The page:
Even astronauts have really bad flights sometimes, and retired Air Force Major General Michael Collins, who flew the legendary Apollo 11 mission to the moon and died on Wednesday at the age of 90, is no exception. In fact, Collins said the worst four hours of his life came one day in 1962 while he was co-pilot on board a B-52 for a friend who was performing a test flight on the then-new strategic bomber. .
What made the flight so terrible was not the flight, nor the turbulence, nor the upset stomach. It was the fact that Collins had given up smoking a cold turkey the day before. He used to smoke two cans a day, Collins wrote in his autobiography. Carrying Fire: Astronaut’s Travels.
“One Sunday in the spring of 1
I barked at Pat [his wife, Patricia Finnegan]”Okay, damn it, when this box of cigarettes runs out, that’s it!” Collins said.
The decision marks a major turning point in the life of the Air Force pilot. Collins enjoyed smoking “extremely, albeit less and less each year,” as cigarette smoking was increasingly linked to lung cancer, he wrote. “Self-inflicted cancer – what obscenity!”
Quitting cigarettes turned out to be “the most difficult but satisfying stage for me,” Collins wrote. But boy was it hard. He ran quickly through the last pack of cigarettes, “and by evening I was empty-handed, capricious, angry, and determined.”
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Things only got worse. The next morning, Collins reported to Edwards Air Force Base, California, where he was reminded of his promise to Ted Sturmtal, a test pilot for the XB-70 strategic bomber, that he would ride in the right seat with him on a routine B-52 test with new engines. Collins’ only job was to throw a few switches that Sturmtal couldn’t reach from the pilot’s seat, but even that proved to be a challenge for the newly reformed Collins.
“The only difficulty was that we had to hold the dark beast for four hours, hardly enough to make the bomber stand up, but at least twice as long as any self-respecting fighter pilot likes to. stay in the air, and of course eternity for those who expect the immediate onset of delirium tremens as the most sinister symptoms of nicotine withdrawal, “Collins wrote. “But the promise is a promise, and I could also record the flight time while I was shaking and shaking, so we left.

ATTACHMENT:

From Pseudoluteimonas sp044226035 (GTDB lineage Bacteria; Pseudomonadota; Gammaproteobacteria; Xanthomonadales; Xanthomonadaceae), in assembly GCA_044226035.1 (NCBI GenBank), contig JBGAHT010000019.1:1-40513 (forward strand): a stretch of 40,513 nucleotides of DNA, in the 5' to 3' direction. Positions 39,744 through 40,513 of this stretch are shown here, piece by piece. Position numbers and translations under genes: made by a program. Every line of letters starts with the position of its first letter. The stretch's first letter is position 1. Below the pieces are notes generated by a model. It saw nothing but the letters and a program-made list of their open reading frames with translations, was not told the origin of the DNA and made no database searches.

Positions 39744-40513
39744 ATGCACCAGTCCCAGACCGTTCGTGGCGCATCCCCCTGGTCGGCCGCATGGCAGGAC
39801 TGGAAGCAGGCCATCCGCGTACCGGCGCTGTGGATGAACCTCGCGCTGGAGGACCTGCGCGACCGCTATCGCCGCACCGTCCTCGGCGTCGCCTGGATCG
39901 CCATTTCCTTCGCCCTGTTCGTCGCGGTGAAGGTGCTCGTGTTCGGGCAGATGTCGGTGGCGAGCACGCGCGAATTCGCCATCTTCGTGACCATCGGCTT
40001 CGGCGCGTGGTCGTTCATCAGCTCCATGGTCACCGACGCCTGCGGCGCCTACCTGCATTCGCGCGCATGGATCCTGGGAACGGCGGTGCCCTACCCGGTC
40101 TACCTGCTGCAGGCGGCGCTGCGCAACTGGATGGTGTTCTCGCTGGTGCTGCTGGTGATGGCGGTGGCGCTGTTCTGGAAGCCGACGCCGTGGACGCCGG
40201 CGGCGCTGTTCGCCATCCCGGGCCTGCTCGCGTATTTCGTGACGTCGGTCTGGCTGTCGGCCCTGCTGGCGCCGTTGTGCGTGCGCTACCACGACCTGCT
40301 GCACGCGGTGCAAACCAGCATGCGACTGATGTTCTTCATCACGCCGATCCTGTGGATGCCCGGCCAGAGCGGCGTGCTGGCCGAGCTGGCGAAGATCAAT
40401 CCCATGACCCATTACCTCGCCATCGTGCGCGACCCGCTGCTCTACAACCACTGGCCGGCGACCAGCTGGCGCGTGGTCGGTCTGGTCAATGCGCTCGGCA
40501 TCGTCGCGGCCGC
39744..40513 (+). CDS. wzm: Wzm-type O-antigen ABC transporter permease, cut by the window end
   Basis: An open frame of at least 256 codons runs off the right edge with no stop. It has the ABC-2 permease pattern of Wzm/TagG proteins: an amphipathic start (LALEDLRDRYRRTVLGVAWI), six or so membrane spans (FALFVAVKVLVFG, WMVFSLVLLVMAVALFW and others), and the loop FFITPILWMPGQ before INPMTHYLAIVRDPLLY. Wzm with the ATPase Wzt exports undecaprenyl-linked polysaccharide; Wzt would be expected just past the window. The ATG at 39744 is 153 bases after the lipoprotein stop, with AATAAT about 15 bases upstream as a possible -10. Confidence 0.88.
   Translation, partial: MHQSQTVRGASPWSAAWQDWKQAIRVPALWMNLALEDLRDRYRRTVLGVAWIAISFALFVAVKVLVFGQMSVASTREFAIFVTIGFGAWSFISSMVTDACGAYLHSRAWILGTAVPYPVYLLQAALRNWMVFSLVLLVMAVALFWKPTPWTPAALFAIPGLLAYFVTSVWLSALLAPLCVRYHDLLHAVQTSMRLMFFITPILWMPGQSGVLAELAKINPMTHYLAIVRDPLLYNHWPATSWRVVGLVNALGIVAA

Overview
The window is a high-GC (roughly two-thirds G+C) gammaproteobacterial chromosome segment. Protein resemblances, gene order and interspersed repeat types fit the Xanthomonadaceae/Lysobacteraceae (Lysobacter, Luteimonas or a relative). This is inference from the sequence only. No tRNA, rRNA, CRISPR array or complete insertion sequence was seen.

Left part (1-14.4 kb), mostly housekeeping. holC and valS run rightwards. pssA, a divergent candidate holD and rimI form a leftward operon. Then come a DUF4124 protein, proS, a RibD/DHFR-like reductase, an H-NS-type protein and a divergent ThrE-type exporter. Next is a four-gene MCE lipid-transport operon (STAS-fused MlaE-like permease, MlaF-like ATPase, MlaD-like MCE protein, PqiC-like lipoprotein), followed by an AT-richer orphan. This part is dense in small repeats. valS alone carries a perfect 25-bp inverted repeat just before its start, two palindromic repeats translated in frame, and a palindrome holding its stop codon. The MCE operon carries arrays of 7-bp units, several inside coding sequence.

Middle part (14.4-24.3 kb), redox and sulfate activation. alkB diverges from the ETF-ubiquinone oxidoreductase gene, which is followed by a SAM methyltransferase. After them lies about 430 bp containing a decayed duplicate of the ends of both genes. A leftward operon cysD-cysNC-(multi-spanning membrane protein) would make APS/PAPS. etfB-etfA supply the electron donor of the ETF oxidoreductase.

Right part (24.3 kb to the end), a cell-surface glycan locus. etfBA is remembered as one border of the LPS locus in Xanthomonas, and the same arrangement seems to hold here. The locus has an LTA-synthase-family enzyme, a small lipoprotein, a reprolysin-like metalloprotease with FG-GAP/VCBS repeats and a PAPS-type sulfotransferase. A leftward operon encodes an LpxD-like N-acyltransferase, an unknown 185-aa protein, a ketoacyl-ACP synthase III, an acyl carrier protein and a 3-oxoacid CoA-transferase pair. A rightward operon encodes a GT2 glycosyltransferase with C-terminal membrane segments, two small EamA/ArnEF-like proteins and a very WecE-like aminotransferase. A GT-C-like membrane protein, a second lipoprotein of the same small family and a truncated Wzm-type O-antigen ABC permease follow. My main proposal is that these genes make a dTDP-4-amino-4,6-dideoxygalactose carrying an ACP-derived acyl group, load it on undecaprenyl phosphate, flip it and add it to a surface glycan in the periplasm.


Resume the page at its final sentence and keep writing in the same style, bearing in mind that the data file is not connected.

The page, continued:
“For four of the most miserable hours I’ve ever spent, I convinced Ted that the fighter pilots were really weird. As a baby with teeth, I splashed and smeared the tips of my fingers, my pencils, the corner of my handkerchief. I blew imaginary rings of smoke, inhaled powerfully, and exhaled with a stack of small breaths. Ted peered at me strangely, and I realized he was waving at one of my switches. I threw it away and three or four more like it. I fucked up everything I touched, and I’m sure Ted was as happy as I was to be back on earth. “
But it was all worth it, in part because it helped Collins enjoy it even more than when he smoked cigarettes. IN Carrying the fire, the pilot writes that a body, like the brain, “must be used, stretched, forced to the limit.” He later said he felt sorry for those who would never understand the desperate pound of 180 beats per minute or the golden glow of his recovery. “
Within three months of quitting, Collins was pleased to find that “to my surprise, my endurance had improved by about 20 percent” during a physical exam, “despite the fact that I had not changed my weight or exercised. nor have I done anything different other than give up my two packs a day. “
Of course, not everyone can quit smoking so quickly, and jumping aboard an expensive strategic bomber in the middle of a nicotine withdrawal is probably not the best medical advice. But Collins’ story underscores the strong will of many early-era pilots. This type of intensity may be a requirement for you to register to be among the first people to reach the moon.
In both cases, the flight with astronauts Neil Armstrong and Buzz Aldrin aboard Apollo 11 was just the most remarkable element in Collins’ long career. Others include a flight with the slippery F-86 Saber fighter; pushing experimental aircraft to the limit at the test pilot school at Edwards Air Force Base; becoming the first person to perform two space trips on the same mission during a trip around the Earth with the Gemini program; running the State Department’s Bureau of State Affairs during one of the most tumultuous periods in American history (including the end of the Vietnam War and the Kent shootings); and help the National Museum of Air and Space come down from the ground (designed for word play) to become the landmark it is today.
On top of that, the pilot had three children and he remained married to his wife Patricia until she died in 2014. Collins himself died of cancer on Wednesday in Naples, Florida, according to his family. Collins is often referred to as the “forgotten astronaut” because he stays on the Apollo 11 command module to control it around the moon while Armstrong and Aldrin descend to the lunar surface. But he will not be forgotten here. Clear sky and wind.
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